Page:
White v. Square, Inc., No. 16-17137 (9th Cir. 2018)

Annotate this Case
Justia Opinion Summary

The Ninth Circuit certified the following question to the Supreme Court of California: Does a plaintiff suffer discriminatory conduct, and thus have statutory standing to bring a claim under the Unruh Act, when the plaintiff visits a business's website with the intent of using its services, encounters terms and conditions that deny the plaintiff full and equal access to its services, and then departs without entering into an agreement with the service provider? Alternatively, does the plaintiff have to engage in some further interaction with the business and its website before the plaintiff will be deemed to have been denied full and equal treatment by the business?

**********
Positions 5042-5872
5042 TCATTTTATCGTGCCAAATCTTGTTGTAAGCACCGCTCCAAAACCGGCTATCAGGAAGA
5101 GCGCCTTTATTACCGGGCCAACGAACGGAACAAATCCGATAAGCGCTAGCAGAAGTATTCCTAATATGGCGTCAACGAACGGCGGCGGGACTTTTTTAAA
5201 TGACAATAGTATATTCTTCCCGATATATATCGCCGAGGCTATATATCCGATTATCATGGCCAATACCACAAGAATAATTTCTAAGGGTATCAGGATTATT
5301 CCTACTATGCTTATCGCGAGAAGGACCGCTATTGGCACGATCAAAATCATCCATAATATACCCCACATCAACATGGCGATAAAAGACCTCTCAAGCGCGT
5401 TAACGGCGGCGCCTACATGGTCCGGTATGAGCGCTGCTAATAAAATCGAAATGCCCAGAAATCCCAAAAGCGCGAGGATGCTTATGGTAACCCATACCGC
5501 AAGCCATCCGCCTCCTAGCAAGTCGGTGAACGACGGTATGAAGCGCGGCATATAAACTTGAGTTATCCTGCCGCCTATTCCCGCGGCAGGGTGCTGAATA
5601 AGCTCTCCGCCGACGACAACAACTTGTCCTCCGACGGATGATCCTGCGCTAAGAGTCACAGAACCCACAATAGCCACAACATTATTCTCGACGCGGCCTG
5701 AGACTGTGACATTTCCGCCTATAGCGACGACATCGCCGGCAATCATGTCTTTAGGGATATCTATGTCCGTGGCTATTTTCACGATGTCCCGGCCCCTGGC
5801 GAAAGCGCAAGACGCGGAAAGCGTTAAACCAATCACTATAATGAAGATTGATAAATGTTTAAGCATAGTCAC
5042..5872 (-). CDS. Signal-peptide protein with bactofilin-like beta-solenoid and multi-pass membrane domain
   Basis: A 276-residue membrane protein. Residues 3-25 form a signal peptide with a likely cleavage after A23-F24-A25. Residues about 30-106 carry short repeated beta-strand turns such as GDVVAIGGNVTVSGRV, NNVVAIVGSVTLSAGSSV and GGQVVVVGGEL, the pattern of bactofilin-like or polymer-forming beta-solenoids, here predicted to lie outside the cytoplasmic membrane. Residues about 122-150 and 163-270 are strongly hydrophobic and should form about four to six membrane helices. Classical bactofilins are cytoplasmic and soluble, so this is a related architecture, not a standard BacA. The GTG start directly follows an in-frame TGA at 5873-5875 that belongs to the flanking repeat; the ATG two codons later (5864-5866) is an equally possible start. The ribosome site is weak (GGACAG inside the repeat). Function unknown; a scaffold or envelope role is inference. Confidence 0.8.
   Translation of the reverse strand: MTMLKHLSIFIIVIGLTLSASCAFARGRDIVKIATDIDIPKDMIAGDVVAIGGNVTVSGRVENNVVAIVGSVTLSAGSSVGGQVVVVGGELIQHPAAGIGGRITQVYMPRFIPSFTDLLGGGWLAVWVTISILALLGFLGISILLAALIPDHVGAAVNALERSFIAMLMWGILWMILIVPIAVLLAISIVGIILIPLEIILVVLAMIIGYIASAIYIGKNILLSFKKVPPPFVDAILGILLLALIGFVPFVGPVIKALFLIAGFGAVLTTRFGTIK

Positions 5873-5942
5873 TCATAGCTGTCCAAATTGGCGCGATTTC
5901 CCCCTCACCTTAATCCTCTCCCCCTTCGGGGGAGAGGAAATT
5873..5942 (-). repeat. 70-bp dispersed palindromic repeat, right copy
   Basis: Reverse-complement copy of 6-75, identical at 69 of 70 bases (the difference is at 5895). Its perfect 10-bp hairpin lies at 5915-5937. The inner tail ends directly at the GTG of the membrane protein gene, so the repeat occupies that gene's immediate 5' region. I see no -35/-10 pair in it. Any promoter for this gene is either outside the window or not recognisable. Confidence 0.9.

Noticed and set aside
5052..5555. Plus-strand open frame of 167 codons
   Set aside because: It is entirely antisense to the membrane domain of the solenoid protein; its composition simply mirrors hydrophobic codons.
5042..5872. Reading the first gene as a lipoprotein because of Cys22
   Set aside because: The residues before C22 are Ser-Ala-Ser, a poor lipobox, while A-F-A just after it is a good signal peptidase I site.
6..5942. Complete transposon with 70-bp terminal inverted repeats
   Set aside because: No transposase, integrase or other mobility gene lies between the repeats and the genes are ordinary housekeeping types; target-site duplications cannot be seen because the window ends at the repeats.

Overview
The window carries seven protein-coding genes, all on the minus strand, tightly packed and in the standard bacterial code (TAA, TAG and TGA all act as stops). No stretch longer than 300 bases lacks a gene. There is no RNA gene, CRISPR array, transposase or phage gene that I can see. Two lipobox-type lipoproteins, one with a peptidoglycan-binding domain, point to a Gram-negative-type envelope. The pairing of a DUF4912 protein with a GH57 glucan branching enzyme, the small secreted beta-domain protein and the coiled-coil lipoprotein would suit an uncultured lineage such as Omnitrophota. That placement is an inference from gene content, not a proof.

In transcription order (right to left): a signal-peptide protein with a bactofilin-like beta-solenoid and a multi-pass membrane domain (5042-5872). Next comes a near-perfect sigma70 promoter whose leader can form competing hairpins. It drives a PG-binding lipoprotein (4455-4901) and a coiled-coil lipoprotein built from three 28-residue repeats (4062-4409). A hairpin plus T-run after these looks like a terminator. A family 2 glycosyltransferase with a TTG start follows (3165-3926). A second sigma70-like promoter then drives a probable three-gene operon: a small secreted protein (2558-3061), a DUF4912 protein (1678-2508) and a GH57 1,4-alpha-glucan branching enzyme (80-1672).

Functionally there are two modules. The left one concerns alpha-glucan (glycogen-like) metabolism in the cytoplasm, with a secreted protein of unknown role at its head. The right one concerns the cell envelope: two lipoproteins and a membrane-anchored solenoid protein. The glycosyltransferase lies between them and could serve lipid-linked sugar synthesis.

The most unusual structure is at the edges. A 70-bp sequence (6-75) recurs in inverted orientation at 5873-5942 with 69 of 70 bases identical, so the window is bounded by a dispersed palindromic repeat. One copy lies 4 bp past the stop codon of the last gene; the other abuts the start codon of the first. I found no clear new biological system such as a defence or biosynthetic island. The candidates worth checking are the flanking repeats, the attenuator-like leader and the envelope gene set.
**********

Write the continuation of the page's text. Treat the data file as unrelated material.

Court Description: Certified Question to California Supreme Court. The panel certified the following questions of state law to the Supreme Court of California: Does a plaintiff suffer discriminatory conduct, and thus have statutory standing to bring a claim under the Unruh Act, when the plaintiff visits a business’s website with the intent of using its services, encounters terms and conditions that deny the plaintiff full and equal access to its services, and then departs without entering into an agreement with the service provider? Alternatively, does the plaintiff have to engage in some further interaction with the business and its website before the plaintiff will be deemed to have been denied full and equal treatment by the business? WHITE V. SQUARE, INC. 3
Download PDF